SWINDON MPs criticised the opposition’s protests against the suspension of Parliament - but Labour say the vocal outcry was justified.

Hundreds of MPs loudly refused Black Rod’s ceremonial request to leave the House of Commons so that Parliament could be prorogued for five weeks. Instead, they stayed in their seats booing and shouting ‘Shame on you’ as their government colleagues left the building.

Justice secretary and South Swindon MP Robert Buckland said: “The scenes orchestrated by Labour and other opposition parties were a disgrace.

“The prime minister has urged the House of Commons to trust the people but once again Labour thinks they know better.

“Not only has Labour refused to choose the way ahead, they have now twice denied the British people their say in an election. The House cannot choose but it will not let anyone else choose either.

“I hope Labour will use the next few weeks before the state opening of Parliament to reflect. Meanwhile, I am proud to be part of prime minister Johnson’s government, which will press on with negotiating a deal while preparing to leave without one if necessary.”

North Swindon MP Justin Tomlinson said: “The scenes were shameful. The once-proud Labour Party has descended into a hard-left anarchist Marxist rabble.

“Under Corbyn, alongside the SNP, they want to squabble and protest as they demand the government’s removal while also blocking an election.

“Instead, they prefer attention seeking, pantomime, stage-managed protests while running scared of an election. The public expect better.”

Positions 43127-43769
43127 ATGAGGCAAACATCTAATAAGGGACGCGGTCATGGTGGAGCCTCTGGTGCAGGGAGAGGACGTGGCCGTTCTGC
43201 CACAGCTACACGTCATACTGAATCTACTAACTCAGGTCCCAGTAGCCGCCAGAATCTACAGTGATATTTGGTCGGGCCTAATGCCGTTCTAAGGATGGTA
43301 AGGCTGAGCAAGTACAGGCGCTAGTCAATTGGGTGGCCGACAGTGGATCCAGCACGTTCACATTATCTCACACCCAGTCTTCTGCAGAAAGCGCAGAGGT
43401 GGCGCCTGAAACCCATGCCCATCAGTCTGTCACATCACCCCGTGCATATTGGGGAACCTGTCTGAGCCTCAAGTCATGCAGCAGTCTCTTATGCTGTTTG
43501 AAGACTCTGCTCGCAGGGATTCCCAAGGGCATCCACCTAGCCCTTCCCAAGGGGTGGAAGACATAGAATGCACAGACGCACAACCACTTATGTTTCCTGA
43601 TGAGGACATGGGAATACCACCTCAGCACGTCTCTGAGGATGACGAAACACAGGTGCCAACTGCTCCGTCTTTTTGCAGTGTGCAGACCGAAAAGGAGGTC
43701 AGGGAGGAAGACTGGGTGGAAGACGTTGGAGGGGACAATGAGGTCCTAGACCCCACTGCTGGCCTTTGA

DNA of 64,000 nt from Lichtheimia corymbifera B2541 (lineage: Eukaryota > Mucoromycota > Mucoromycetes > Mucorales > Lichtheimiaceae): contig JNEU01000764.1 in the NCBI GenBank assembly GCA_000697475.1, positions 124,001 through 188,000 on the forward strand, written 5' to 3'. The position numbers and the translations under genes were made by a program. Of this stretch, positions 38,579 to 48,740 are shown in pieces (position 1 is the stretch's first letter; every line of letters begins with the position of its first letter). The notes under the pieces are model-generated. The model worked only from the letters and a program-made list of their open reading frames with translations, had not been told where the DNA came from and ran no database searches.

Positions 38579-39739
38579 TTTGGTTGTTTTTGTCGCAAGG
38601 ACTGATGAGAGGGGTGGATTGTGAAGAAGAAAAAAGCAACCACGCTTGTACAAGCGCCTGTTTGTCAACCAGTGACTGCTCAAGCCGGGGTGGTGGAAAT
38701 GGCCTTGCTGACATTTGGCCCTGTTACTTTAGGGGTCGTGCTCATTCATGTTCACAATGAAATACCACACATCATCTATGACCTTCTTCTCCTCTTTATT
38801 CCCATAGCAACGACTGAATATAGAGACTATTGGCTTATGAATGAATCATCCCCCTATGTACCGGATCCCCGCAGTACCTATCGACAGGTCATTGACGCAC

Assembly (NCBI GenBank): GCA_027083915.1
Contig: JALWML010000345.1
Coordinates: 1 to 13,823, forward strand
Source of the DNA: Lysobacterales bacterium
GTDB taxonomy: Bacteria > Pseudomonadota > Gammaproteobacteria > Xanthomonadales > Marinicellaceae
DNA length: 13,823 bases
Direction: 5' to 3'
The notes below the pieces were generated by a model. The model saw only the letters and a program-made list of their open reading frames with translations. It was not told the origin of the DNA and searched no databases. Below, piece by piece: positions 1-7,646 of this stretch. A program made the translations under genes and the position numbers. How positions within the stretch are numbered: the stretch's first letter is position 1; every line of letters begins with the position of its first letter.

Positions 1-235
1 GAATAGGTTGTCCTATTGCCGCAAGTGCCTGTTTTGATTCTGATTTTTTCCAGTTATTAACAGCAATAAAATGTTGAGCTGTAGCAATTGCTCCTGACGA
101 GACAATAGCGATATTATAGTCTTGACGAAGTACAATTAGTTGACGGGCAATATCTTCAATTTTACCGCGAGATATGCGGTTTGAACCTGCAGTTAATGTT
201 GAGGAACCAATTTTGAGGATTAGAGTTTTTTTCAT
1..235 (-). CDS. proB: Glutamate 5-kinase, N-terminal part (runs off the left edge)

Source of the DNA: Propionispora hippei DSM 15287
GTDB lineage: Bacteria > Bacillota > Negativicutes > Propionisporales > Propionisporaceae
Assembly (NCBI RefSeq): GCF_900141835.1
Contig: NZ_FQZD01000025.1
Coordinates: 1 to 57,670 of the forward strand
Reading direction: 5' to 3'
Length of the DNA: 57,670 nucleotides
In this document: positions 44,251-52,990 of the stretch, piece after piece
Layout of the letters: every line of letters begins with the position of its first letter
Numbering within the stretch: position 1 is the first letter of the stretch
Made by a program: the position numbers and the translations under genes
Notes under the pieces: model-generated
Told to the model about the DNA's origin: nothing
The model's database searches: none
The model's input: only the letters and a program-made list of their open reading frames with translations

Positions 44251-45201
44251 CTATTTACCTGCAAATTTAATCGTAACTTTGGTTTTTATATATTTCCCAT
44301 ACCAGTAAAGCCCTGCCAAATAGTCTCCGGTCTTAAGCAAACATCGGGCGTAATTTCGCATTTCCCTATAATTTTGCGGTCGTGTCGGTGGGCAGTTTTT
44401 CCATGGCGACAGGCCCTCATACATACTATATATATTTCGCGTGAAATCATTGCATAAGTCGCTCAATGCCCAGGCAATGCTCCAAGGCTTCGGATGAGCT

The opposition argued that the lengthy suspension of Parliament was unjust and that Parliament was being silenced.

Labour’s Parliamentary candidate for south Swindon Sarah Church said: “I agree with protestors that proroguing Parliament now is not the best thing for our country.

"If we are to believe the prime minister, and I don't really, he will be busy negotiating a wonderful new Brexit deal for us prior to the current date of October 31.

"He should be subject to Parliamentary scrutiny throughout the entire period between now and then to ensure our interests are upheld.

"He's ducked that scrutiny in a desperate attempt to force his no-deal disaster agenda through."

Speaker John Bercow told the House: “This is not a standard or normal prorogation. It is one of the longest for decades and it represents, not just in the minds of many colleagues but huge numbers of people outside, an act of executive fiat [an arbitrary order].

“I completely understand why very large numbers of members are much more comfortable staying where they are.”

Earlier in the session, Prime Minister Boris Johnson failed in his second bid to call a general election because many MPs abstained or voted against the proposal.

Parliament will resume its usual business on Monday October 14.